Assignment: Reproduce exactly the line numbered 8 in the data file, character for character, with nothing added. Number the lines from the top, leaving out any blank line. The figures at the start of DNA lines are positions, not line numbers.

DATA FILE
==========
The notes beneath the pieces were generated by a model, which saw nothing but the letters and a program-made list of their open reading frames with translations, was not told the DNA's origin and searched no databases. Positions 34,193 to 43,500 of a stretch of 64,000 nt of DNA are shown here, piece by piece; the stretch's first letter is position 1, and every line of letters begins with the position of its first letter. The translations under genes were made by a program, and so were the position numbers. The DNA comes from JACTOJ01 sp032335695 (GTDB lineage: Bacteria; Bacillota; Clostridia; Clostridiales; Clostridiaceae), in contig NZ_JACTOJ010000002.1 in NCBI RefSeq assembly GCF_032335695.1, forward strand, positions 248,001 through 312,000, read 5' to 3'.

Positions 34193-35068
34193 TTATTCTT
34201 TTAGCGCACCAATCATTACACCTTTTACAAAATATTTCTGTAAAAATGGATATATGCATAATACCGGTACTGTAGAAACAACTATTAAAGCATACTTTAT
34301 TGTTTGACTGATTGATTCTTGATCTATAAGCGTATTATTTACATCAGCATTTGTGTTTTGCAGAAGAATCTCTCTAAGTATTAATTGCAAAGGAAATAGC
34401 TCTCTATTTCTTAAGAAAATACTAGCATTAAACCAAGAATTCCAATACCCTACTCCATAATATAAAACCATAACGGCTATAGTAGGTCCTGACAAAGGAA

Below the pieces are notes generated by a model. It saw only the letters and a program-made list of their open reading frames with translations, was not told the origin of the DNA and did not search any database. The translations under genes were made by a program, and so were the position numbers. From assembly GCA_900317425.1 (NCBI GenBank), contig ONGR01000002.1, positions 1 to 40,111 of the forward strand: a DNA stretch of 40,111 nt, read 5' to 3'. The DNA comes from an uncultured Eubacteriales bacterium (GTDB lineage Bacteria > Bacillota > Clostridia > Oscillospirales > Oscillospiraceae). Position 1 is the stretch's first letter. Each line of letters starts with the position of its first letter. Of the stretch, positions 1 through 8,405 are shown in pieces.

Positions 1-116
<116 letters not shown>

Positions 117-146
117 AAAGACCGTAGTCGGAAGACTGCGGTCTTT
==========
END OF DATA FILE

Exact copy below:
Positions 1-116